Businesses in some major U.S. markets operate with little financing from either banks or outside investors.
The U.S. Census Bureau now tracks how much outside financing businesses get in any given year, on a market-by-market basis. The top outside-funding category is for businesses that have attracted at least $250,000 in funding in the past year from either banks or investors.
The bureau gives outside funding figures for each of the 50 biggest U.S. metropolitan statistical areas (MSAs)
In the most recent year in the published data, 2015:
- The median market had about 120 businesses with the highest level of outside funding per 100,000 residents.
- The lowest ratio was just 72 per 100,000 residents, in the area around Riverside, California.
- The highest ratio was about 167 per 100,000 residents, in the area around Portland, Oregon, and Vancouver, Washington.
The Census Bureau collects the data through the Annual Survey of Entrepreneurs (ASE) program, which began sending out questionnaires in 2014. ASA managers ask business owners about everything from how old the businesses are, to how much financing the owners borrowed from friends and relatives, to problems that are holding profits down.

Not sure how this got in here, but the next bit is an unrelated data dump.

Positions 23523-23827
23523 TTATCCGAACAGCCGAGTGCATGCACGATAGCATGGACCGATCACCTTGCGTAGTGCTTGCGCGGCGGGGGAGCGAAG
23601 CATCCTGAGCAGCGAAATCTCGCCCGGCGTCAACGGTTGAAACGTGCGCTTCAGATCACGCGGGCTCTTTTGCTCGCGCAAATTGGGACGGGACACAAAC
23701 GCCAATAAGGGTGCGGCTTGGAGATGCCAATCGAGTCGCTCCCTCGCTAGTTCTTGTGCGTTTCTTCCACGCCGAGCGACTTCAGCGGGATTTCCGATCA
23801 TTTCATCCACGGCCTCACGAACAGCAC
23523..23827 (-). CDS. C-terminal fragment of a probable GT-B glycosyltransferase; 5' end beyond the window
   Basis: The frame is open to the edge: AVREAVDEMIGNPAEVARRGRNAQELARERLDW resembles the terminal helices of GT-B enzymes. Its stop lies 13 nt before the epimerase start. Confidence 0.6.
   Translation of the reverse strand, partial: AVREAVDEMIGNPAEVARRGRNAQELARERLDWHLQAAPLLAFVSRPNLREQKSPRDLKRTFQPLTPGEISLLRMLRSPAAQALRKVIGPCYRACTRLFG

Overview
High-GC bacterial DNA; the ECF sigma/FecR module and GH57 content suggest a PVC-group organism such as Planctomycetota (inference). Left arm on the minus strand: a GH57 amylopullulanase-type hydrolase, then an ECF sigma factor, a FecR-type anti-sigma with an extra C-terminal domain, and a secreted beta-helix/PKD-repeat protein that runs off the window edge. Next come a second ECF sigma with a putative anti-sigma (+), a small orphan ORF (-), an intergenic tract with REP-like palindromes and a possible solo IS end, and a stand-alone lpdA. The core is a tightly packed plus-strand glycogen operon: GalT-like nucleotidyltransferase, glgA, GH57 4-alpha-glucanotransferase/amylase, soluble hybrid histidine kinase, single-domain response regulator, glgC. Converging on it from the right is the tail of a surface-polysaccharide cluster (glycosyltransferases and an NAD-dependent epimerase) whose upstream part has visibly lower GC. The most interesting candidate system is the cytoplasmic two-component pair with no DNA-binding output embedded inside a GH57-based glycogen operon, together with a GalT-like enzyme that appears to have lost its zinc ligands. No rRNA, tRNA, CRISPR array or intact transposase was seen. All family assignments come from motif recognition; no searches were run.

Like most other federal census reports, the ASE reports are published free from copyright protection. That means life insurance agents, financial planners and other financial professionals can use the data in their own planning documents, client newsletters and social media posts without fear of getting threatening letters from intellectual property lawyers.
Financial professionals have to use their own knowledge of local markets to apply the numbers.
Businesses in some markets may use little outside financing because the businesses are wildly profitable, or the markets are really residential satellite of larger, more commercial MSAs. In other markets, changes in tax laws or banking systems might affect the flow of funding transactions.
But, in some cases, financial professionals may be able to use the data to come up with marketing ideas. If typical businesses in a market really are hungry for outside capital, for example, organizing events featuring business financing networking opportunities could be an easy way to get the attention of business owners and top-level business executives.
— Read Census Table Shows 37-Year-Olds Are Great Prospects on ThinkAdvisor.